Boy, if there were an Olympic event in conclusion jumping, the Bray would get the gold. Washovsky is not saying that the Reform were the first or only Jews to have problems with theodicy. In fact, I would think that the history of Jews "grappling with questions of theodicy and apparent disproportionate punishment" might be used a evidence of the kashrut of the Reform Jewish attiude on this issue.

We cannot say with the traditional Siddur that “on account of our sins we were exiled from our land,”.
No? Why then IYO why were we exiled from our land?

That's easy, it was on account of the sins of our ancestors at that time.

To be more specific, in the case of the First Temple, it was becuase the Jewish King decided to double cross his Babylonian ally. Which was stupid, considering that Babylon was a far more powerful country than Judea. In the case of the Second Temple it was, if you believe the story of Kamtza and Bar Kamtza, becuase of Chazal's frumkeit. If they had just gone all Reform, and said who cares whether the animal is pasul, let's just sacrifice it and keep the Emperor happy, maybe we'd still have a Temple and not be in exile.

and we most definitely refuse to join those who apply such logic to rationalize the subsequent persecutions, pogroms and exterminations that darken the pages of our history.
When one zeros in on only one part of a multifaceted rationalization one inevitably distorts.

Huh? What does that mean? Do you work foir the government or something? That's some of the most impressive gobbledygook I;ve ever read!

Yet some of us liberal Jews insist upon observing Tisha B’Av. This is true even in my own Reform movement, where the holiday has made a rather impressive comeback in recent decades. Given all the above, what gives? How do we explain this apparent inconsistency?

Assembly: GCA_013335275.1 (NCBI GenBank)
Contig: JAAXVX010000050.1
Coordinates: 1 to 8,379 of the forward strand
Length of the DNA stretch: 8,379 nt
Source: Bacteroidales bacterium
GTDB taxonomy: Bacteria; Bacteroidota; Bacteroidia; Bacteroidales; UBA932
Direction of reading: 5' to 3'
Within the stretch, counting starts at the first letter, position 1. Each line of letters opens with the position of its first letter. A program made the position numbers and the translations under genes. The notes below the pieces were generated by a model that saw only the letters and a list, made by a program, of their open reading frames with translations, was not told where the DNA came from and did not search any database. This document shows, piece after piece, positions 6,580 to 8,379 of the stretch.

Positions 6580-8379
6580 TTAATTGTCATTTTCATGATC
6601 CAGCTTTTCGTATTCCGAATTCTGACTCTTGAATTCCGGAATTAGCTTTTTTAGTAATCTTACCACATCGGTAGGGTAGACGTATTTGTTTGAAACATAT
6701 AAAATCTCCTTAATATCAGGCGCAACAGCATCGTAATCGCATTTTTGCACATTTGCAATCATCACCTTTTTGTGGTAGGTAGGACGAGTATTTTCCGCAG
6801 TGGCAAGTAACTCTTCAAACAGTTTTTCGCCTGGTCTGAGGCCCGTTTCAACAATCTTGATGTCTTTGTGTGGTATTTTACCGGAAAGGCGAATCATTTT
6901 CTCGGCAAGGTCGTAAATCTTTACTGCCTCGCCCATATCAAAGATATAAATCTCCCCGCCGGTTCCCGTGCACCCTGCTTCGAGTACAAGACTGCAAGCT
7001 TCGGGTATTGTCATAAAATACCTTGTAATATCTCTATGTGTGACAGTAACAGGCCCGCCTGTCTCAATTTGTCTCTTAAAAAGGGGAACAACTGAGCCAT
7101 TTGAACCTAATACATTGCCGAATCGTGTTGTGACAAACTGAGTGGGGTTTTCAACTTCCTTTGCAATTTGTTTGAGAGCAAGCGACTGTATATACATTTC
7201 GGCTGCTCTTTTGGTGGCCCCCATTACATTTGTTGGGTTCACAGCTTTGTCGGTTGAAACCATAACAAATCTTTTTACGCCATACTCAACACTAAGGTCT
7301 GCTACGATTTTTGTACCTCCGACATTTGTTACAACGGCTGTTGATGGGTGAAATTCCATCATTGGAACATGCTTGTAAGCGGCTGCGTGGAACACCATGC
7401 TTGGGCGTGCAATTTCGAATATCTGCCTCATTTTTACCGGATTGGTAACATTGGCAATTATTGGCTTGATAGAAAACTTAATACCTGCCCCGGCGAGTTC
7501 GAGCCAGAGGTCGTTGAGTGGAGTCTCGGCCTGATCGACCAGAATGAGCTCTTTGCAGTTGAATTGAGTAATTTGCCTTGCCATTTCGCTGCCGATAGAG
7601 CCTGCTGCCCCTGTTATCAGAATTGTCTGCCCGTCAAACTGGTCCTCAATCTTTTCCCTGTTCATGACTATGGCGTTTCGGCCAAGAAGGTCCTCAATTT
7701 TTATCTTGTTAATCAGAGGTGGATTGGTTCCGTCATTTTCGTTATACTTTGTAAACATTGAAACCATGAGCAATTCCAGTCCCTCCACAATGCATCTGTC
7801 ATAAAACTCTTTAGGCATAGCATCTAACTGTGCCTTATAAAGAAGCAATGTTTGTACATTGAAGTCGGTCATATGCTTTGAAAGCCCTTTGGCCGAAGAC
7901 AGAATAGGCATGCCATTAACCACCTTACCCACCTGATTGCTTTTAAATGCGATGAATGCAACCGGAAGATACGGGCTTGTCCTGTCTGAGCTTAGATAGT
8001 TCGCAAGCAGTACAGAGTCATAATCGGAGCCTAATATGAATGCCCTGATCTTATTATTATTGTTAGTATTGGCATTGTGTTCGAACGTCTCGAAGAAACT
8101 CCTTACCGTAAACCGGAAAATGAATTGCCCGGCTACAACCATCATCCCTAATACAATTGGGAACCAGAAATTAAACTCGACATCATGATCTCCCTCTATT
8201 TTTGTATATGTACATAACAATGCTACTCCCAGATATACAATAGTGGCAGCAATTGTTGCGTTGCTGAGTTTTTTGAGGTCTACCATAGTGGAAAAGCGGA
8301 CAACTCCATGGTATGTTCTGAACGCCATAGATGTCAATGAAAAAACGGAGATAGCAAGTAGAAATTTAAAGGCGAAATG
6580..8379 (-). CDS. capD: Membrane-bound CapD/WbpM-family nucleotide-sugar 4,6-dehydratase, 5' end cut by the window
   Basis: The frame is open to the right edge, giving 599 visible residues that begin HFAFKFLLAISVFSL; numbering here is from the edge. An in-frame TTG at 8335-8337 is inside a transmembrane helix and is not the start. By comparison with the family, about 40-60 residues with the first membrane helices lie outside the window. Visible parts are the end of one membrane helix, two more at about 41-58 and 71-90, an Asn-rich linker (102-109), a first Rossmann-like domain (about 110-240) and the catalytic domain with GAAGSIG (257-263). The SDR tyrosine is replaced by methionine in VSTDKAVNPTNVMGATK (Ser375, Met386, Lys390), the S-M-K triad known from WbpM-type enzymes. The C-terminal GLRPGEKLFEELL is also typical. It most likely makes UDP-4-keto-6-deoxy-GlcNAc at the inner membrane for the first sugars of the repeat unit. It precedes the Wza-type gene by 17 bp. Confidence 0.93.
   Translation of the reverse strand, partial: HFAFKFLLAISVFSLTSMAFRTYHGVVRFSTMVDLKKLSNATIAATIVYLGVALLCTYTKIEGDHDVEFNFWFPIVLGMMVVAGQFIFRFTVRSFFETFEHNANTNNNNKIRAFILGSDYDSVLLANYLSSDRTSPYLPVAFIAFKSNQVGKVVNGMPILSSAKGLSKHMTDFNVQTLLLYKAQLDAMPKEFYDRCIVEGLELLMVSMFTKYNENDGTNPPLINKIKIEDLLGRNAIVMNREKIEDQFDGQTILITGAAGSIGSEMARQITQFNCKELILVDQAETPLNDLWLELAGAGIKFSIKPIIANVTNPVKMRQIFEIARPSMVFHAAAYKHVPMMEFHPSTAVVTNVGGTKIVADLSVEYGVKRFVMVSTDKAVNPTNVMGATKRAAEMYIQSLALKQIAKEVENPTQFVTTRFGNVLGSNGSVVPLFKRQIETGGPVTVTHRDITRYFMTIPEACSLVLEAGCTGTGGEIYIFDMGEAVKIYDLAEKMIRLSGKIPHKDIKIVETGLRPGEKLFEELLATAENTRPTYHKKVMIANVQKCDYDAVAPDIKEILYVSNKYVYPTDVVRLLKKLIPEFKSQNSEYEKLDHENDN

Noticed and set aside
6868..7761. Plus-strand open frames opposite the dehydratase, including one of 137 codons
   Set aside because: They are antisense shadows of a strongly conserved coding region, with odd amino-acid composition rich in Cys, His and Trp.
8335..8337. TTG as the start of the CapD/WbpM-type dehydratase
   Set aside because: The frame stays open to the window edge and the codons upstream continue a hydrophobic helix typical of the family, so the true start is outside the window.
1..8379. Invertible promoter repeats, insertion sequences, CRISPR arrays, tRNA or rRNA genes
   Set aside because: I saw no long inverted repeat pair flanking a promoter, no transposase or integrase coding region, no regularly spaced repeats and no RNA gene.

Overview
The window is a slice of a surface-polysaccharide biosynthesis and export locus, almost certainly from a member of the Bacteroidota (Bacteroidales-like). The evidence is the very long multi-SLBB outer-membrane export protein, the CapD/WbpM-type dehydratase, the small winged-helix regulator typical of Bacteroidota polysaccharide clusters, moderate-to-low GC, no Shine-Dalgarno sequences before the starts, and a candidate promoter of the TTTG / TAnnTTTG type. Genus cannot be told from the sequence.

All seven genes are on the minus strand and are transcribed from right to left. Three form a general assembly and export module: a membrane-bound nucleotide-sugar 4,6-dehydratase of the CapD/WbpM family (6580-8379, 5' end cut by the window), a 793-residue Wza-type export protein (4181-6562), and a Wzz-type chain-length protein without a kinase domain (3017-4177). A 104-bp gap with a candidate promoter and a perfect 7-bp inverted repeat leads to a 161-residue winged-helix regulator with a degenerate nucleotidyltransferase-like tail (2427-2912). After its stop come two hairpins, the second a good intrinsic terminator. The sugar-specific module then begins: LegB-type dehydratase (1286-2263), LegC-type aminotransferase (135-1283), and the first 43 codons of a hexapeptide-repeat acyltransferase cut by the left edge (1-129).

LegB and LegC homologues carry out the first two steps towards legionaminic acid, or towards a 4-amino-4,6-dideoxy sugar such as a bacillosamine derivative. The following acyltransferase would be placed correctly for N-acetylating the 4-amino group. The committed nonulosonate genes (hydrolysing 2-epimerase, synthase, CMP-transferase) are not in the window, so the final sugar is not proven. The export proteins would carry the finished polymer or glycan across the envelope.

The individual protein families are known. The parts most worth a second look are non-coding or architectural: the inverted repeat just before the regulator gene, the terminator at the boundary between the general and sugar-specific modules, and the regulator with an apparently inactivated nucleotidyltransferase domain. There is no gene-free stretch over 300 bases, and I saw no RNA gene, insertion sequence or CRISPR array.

The answer, perhaps, is that we have learned some valuable lessons during the two centuries of liberal Judaism’s existence.
We have learned, first of all, that there is no such thing as Judaism without the Jews and the historic experience of our people.

Close but no cigar. Say better, say as Saadiah Gaon said that there are no Jews/Jewish People without our Torah. Maybe you and your movement will catch on before the yikhus of every last one of you is diluted to the point of dissipation.

There's nothing in the Torah that commands observance of Tisha B'av. It's all made up by the rabbis.

>Our religious ideas, however high-minded, remain lifeless abstractions so long as they are divorced from the concrete experience of the Jewish people throughout the ages.
So let's join the idiots on the floor who actually pine for the return of the Holy abattoir because, after all, that's what Jews did for millenia. Maybe Liberal Jews ought to look into the reinstitution of outdoor plumbing and kerosene lighting as well. After all that would marry them to the "experience of the Jewish people throughout the ages".

I don't think they had kerosene lighting during most of the history of the Jewish people. Besides, as I recall Eicha, most of the mourning is over the death and desturction in gneral, not the fact that the kohanim are now unemployed. Washivksy might be a bit pompous here, but he is making the point that Reform Judaism is Judaism, not Ethical Culture.

< ...
But we have discovered that the struggle to find meaning in suffering, even in suffering that defies all attempts at rationalization, can be an uplifting thing.